how to reduce the file size of plots generated with matplotlib

Hello:

I use matplotlib to generate x-y data plots; i.e., 2-D plots. The problem is that the output files (the PDF files containing plots that are generated with matplotlib) are huge. I can generate files that are 100's of KB or even MBs. This seems absurd to me. These file sizes cause programs that use them to come to a grinding halt. My goal is to reduce the plot files that I produce with matplotlib. Details follow.

···

----------

I use matplotlib from EPD.
Enthought Canopy Python 2.7.3 | 64-bit | (default, Aug 8 2013, 05:37:06)

Matplotlib version:

print matplotlib.__version__

1.3.0

OS:
I'm using Mac OS X Version 10.8.4.

----------

I use a home-grown code whose starting point was an example code on matplotlib website.

My relevant imports are:

import numpy
import scipy
import pylab
import matplotlib.pyplot as plt
import matplotlib

My plotting code lines are:

        ## PDF.
        outfile = "basefile" + ".pdf"
        ## pylab.savefig(outfile, bbox_inches=0)
        pylab.savefig(outfile,bbox_inches='tight')

----------

My PDF files contain simple plots which consist of (a) data points only, (b) lines between data points (data points not plotted), or (c) both data points and lines.

I have a consistent problem in that the files produced have sizes that seem way too big.
For example, most recently, I am plotting 3 data sets; each data set has about 90,000 points. If I plot all three sets in one PDF figure, the file size is over 2MB.
This seems absurd to me. I used R plotting for many years (again, my own homegrown code, for 6 years) and never had this issue, and I was making these kinds of plots/figures.

I thought it may be a vector/raster issue, but the following web page says that PDF are generated as vector image, which, to my understanding (which could be wrong), is the more compact format.
http://matplotlib.org/faq/usage_faq.html

Is there a command I can use to reduce the file size? Since I am using these in reports and publications, the figures are almost always less than 3 inches by 3 inches in size; i.e., I do not have issues about taking a raster figure and trying to blow it up. So I am not concerned about pixelation problems that occur when an image is increased in size.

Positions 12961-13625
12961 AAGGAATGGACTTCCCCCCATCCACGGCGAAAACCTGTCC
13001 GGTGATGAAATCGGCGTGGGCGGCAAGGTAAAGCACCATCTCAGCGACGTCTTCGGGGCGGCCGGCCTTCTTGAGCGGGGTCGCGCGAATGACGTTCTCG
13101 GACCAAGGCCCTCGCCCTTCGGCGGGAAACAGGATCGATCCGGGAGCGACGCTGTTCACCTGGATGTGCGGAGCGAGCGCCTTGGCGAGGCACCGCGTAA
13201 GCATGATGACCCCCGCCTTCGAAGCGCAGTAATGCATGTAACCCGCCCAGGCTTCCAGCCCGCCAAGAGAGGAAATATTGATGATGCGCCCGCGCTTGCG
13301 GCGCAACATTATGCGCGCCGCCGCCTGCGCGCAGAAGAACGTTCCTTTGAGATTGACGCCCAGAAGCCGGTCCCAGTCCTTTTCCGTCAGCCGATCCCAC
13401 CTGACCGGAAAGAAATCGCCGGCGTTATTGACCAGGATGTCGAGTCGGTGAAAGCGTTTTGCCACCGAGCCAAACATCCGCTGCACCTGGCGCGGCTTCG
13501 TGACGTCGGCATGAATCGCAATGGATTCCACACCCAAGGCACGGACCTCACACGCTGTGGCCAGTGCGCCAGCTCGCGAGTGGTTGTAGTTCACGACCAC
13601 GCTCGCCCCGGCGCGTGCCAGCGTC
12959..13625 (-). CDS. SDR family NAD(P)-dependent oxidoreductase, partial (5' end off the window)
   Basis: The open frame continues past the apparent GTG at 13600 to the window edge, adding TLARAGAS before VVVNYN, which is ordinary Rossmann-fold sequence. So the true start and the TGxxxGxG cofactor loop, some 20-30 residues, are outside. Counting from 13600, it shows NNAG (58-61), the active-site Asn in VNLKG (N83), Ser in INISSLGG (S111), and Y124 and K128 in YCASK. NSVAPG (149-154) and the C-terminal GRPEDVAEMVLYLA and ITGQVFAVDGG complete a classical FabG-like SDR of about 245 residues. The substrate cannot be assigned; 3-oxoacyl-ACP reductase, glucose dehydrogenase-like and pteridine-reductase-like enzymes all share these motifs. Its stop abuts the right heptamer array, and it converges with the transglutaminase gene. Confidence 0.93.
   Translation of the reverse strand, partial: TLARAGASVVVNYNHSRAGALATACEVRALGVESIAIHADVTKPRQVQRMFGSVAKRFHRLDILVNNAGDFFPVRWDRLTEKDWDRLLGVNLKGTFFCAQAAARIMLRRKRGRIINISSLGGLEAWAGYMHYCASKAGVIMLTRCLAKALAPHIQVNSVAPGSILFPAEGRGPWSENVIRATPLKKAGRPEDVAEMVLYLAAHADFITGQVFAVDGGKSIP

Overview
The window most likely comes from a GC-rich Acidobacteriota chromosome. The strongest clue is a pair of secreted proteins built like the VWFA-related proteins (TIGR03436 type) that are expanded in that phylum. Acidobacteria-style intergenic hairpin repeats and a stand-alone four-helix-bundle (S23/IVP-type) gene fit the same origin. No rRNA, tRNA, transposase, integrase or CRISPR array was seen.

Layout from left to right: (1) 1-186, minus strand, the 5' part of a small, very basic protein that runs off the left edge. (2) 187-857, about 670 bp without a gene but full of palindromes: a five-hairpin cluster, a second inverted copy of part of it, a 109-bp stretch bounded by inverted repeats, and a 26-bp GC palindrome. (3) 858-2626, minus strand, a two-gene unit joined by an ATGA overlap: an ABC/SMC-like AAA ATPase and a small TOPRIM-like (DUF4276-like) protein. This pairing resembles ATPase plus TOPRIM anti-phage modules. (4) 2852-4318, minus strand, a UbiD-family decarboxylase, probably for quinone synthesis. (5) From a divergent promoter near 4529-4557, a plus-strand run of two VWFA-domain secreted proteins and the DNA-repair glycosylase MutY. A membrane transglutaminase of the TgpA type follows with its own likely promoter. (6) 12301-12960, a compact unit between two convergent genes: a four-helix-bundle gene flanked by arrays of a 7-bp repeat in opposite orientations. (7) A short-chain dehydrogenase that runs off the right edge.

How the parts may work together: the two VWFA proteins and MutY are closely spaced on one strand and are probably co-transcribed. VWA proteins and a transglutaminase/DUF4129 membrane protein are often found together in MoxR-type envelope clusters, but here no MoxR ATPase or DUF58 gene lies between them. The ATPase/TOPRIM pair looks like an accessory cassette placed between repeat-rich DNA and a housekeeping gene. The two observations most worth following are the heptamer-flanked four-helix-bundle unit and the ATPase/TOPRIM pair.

Thank you very much.

c

2014-03-22 20:23 GMT+01:00 Christopher Kuhlman <ckuhlman@...4505...>:
[...]

For example, most recently, I am plotting 3 data sets; each data set has about 90,000 points. If I plot all three sets in one PDF figure, the file size is over 2MB.
This seems absurd to me. I used R plotting for many years (again, my own homegrown code, for 6 years) and never had this issue, and I was making these kinds of plots/figures.

I thought it may be a vector/raster issue, but the following web page says that PDF are generated as vector image, which, to my understanding (which could be wrong), is the more compact format.
http://matplotlib.org/faq/usage_faq.html

[...]

Roughly speaking, size of vector files depend on the number of points
while size of raster files depends on the number of pixels. For your
use case (many points, small images) raster output should be more
compact.

Goyo

Hello:

I use matplotlib to generate x-y data plots; i.e., 2-D plots. The problem
is that the output files (the PDF files containing plots that are generated
with matplotlib) are huge. I can generate files that are 100's of KB or
even MBs. This seems absurd to me. These file sizes cause programs that
use them to come to a grinding halt. My goal is to reduce the plot files
that I produce with matplotlib. Details follow.

----------

I use matplotlib from EPD.
Enthought Canopy Python 2.7.3 | 64-bit | (default, Aug 8 2013, 05:37:06)

Matplotlib version:
>>> print matplotlib.__version__
1.3.0

OS:
I'm using Mac OS X Version 10.8.4.

----------

I use a home-grown code whose starting point was an example code on
matplotlib website.

My relevant imports are: